Yes, the 1937-D Nickel is a very common coin in most grades, but let's talk about condition rarity. Thousands of examples of this date have been certified in MS64, MS65, and MS66 condition, but in MS67, the population drops off dramatically. MS68 is where this date shines (literally). In March of 2015, one of the two PCGS MS68 examples sold for an amazing $35,250, setting a new, remarkably high record for the date, and pretty much for any late-date Buffalo Nickel.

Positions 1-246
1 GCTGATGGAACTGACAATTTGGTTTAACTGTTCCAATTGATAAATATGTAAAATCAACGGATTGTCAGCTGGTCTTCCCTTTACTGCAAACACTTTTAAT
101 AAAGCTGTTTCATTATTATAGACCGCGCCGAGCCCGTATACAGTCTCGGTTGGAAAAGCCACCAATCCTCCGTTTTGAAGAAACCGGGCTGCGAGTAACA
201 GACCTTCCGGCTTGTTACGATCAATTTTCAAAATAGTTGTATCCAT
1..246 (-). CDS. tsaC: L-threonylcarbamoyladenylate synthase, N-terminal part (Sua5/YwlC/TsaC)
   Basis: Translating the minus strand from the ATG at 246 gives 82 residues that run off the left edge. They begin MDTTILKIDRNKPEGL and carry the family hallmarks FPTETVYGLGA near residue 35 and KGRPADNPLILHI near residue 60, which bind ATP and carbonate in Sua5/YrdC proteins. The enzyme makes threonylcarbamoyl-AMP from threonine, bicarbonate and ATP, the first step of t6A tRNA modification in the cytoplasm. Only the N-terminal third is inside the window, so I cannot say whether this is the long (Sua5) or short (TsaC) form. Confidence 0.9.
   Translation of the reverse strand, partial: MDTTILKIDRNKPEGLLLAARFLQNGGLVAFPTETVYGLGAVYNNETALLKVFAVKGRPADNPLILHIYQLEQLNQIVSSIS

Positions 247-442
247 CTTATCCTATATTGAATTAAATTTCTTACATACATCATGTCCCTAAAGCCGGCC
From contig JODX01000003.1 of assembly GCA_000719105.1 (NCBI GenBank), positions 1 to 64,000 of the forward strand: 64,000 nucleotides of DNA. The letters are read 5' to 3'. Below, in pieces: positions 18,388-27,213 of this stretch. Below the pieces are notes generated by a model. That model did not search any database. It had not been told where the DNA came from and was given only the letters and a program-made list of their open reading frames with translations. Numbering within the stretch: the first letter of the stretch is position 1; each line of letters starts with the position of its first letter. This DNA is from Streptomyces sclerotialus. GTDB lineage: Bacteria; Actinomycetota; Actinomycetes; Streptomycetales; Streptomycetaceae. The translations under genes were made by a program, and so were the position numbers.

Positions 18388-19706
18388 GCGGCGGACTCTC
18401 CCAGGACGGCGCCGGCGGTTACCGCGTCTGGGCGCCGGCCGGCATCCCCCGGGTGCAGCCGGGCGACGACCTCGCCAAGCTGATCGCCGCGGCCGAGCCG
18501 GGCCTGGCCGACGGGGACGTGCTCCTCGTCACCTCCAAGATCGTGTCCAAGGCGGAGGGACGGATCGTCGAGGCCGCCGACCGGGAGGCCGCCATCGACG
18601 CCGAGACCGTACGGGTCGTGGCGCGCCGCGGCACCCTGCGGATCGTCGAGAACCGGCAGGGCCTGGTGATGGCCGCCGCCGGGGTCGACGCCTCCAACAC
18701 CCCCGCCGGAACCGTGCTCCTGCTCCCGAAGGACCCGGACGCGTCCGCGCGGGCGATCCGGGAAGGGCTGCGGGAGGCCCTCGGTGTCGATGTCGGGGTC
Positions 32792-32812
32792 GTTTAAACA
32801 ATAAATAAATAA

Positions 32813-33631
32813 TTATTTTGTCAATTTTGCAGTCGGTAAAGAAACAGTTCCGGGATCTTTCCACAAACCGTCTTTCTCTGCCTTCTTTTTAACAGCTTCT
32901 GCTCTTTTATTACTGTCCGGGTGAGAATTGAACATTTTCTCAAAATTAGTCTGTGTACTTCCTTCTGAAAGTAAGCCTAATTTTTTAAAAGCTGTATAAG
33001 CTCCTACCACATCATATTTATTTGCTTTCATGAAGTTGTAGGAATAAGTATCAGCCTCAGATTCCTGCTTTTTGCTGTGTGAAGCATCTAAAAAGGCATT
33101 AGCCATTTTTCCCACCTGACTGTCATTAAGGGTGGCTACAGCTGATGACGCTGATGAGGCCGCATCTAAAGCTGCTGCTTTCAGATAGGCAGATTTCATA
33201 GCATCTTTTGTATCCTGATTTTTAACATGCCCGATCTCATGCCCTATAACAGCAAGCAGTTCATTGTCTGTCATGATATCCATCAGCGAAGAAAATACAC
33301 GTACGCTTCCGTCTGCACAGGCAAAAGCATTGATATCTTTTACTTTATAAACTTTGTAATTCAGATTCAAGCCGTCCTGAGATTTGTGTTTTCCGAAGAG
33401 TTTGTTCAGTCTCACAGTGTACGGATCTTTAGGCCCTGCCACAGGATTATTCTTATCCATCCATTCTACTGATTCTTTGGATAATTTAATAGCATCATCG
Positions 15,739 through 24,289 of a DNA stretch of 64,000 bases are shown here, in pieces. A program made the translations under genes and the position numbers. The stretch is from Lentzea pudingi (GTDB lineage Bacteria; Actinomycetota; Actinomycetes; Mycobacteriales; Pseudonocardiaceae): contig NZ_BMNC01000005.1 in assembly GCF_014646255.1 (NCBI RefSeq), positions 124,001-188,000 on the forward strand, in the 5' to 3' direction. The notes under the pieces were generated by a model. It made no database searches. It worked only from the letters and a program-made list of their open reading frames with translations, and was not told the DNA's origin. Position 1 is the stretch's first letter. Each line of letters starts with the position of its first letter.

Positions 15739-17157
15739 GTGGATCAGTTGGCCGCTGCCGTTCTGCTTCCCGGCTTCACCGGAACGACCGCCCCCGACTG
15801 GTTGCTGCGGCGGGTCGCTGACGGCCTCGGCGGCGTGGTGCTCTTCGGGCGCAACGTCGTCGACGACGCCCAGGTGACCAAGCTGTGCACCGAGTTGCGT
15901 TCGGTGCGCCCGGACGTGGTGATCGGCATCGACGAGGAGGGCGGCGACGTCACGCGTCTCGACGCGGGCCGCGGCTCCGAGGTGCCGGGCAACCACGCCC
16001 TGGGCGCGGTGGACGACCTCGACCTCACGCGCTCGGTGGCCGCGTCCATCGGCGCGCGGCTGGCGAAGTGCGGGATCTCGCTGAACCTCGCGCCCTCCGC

The 1937-D is a common Buffalo nickel in all grades. Only the 1937 and 1938-D are easier to find in mint state and Gem condition. Strike is usually very sharp and luster is typically quite frosty.